The Inflation Reduction Act, Top 3 Things Homeowners Should Know
On Tuesday August 16th, President Biden signed the Inflation Reduction Act of 2022 (IRA) into law, making its mark as the single largest clean energy investment in United States history. As part of this sweeping legislation, the federal government will devote approximately $386 billion dollars to combat climate change and boost U.S. energy production across our entire economy to cut carbon emissions, transition towards renewable energy, and set the stage for the nation to become a leader in energy independence. The new law creates a pathway for the U.S. to cut carbon emissions by 40% below 2005 levels by 2030, along with touting tens of billions of dollars being devoted to clean electricity tax credits, individual clean energy incentives, clean manufacturing tax credits, and bolster the American solar industry with investments in production and its growing consumer market.
While these benefits and commitments sound captivating in the headlines and on paper, what does it all really mean for homeowners wanting to go solar and those who already have it? Before the IRA takes effect later this year, it is crucial to understand how to take advantage of the resources provided by the federal government to help you save thousands and lock-in your energy rates for the next 10 years.
Here is a breakdown of what the IRA provides for homeowners in our nation’s reviving solar landscape:
1. Homeowners with solar are eligible for the Investment Tax Credit
As solar energy is quickly gaining popularity throughout the U.S., Arizona homeowners are able to save more on their utility bills without relying on the electrical grid, and even boost existing tax credits by installing solar panel systems on their roofs. With a combined $9 billion in consumer energy rebate programs, along with $1 billion in grants, the law provides a wide range of incentives to relieve the rising costs of energy.
For homeowners interested in going solar, or have a solar project scheduled or completed in 2022, you are eligible for the Investment Tax Credit (ITC) that is being extended and raised to 30%. The ITC not only restores an overly declining benefit that was set to expire between 2022 and 2025, the credit will also remain at 30% until 2032, then decrease to 26% in 2033, 22% in 2034 and ultimately expiring in 2035. Along with helping homeowners cover the costs of installing new solar panel systems on their roofs, you may claim the personal tax credit if you already have a system installed for your home.
2. Anyone can install a standalone battery backup system and claim the ITC
Previously, homeowners were required to install a battery backup system within 1 year of their solar system installation to claim the ITC. Despite current law, the IRA has now separated battery storage technology from solar, making it available for any homeowner to install and claim the 30% personal tax credit. The standalone battery system must have a capacity of at least 3 kilowatt hours (kWh).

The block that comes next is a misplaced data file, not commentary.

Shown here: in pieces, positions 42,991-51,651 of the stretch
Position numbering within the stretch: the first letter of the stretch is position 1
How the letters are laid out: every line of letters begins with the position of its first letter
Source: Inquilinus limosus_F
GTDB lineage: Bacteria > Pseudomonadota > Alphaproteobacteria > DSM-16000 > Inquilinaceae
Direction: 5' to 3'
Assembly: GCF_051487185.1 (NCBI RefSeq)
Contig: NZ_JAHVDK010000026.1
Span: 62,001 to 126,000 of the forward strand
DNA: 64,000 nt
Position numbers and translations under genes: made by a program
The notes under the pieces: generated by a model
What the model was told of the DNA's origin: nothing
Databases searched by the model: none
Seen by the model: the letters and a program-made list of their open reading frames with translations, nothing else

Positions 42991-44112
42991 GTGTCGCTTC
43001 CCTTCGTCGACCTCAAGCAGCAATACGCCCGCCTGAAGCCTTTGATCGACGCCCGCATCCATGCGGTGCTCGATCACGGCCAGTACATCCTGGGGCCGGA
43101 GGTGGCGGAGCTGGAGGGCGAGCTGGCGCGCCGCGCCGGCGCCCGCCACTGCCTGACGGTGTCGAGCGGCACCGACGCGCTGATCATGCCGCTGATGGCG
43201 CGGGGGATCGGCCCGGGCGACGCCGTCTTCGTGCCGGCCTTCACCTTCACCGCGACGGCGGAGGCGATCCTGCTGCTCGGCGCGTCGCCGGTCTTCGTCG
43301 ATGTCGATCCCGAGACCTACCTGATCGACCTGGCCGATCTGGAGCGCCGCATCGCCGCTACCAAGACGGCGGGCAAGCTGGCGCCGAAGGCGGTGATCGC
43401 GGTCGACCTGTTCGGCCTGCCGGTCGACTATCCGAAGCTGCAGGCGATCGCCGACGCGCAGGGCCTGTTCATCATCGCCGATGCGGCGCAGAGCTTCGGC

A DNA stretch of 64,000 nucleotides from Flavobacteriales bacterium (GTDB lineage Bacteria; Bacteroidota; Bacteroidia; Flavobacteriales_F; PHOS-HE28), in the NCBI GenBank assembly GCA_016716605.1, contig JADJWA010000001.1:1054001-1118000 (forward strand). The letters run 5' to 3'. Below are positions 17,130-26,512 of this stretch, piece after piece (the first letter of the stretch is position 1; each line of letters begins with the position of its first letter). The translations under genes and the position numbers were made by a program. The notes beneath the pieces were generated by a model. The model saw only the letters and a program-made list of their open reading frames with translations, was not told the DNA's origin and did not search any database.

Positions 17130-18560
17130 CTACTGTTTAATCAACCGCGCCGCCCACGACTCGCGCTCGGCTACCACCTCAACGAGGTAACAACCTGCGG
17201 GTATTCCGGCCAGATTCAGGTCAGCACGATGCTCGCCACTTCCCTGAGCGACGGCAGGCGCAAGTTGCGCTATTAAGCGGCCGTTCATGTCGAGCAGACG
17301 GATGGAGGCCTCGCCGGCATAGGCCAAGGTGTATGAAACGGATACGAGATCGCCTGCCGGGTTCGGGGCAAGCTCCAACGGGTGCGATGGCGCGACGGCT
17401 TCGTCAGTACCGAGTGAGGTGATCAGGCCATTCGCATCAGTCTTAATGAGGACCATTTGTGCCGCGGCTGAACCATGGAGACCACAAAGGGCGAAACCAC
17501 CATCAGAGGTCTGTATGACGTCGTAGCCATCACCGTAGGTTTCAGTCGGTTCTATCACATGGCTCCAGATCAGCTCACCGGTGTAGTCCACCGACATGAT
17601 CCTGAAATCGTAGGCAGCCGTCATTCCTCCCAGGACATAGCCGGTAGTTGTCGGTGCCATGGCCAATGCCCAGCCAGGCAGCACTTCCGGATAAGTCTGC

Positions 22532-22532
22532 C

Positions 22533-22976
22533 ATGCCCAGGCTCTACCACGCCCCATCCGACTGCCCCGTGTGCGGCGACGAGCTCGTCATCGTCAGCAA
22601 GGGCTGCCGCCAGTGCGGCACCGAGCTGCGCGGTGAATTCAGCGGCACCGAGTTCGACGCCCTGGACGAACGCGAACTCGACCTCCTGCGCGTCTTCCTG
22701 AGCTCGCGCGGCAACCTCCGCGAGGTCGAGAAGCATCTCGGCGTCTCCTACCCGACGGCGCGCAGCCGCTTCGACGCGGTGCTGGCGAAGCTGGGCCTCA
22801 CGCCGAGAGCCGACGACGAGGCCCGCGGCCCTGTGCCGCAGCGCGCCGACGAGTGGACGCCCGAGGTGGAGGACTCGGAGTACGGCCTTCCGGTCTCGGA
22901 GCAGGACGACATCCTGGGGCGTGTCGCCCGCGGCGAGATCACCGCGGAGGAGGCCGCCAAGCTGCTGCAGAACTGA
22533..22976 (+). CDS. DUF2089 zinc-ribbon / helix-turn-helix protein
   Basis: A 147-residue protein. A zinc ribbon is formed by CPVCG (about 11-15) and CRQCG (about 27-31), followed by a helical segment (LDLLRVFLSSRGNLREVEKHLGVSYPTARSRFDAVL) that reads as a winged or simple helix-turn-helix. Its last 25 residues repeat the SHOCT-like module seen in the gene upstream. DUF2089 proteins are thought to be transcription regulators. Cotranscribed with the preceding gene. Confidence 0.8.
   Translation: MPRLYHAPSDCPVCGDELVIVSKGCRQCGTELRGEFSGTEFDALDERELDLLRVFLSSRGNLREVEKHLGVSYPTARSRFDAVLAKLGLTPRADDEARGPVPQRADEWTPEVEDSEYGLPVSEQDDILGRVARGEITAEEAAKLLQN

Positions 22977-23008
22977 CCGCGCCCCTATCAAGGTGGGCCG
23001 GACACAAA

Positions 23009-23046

If your battery system was installed before the IRA took effect, and has less than 3 kWh of capacity, you have the option of upgrading to reach the storage requirements needed to qualify for the ITC. By making standalone battery systems their own entity, this gives homeowners the flexibility to easily pair with solar installations and other renewable energy systems.
3. The Clean Vehicle Tax Credit makes purchasing electric vehicles easier and more affordable
With $60 billion being designated across the full supply chain, the Inflation Reduction Act will encourage a wider adoption of electric vehicles (EV) and clean energy transportation technologies. In fact, the IRA will include up to $80 billion in rebates for EV owners across the U.S., with $2 billion in grants to modernize existing auto manufacturing companies to produce clean vehicles and create jobs that stay in the communities that need them most.
These rebates include a $7,500 tax credit for new electric vehicle owners that would be applied at the point of sale. This also applies to vehicles whose manufacturers are no longer eligible for the existing EV tax credits, such as General Motors and Tesla. If you are thinking about buying a used EV, there will also be a new $4,000 tax credit to be applied towards your purchase. Thankfully, tens of millions of people in the U.S. are eligible for the Clean Energy Vehicle Credits, particularly for couples who make less than $300,000 and individuals who make less than $150,000 annually.
The Main Takeaway
With the rewards of the Inflation Reduction Act of 2022 vastly outweighing the risks, it will help the United States skyrocket back into the spotlight as a global authority in renewable energy. Through providing favorable tax credits to manufacturers, commercial and residential solar power, and investing in communities aiming to find their identities in the renewable energy transition, they make up the backbone of the bill’s priorities and help bolster and American economy that is returning to dominance. As a measure that is supported by many environmental and climate activists, the benefits that come with this legislation may be too good to pass up – reshaping the U.S. energy sector, reversing climate change and preparing for the future of energy consumption and management through advancements in solar technology.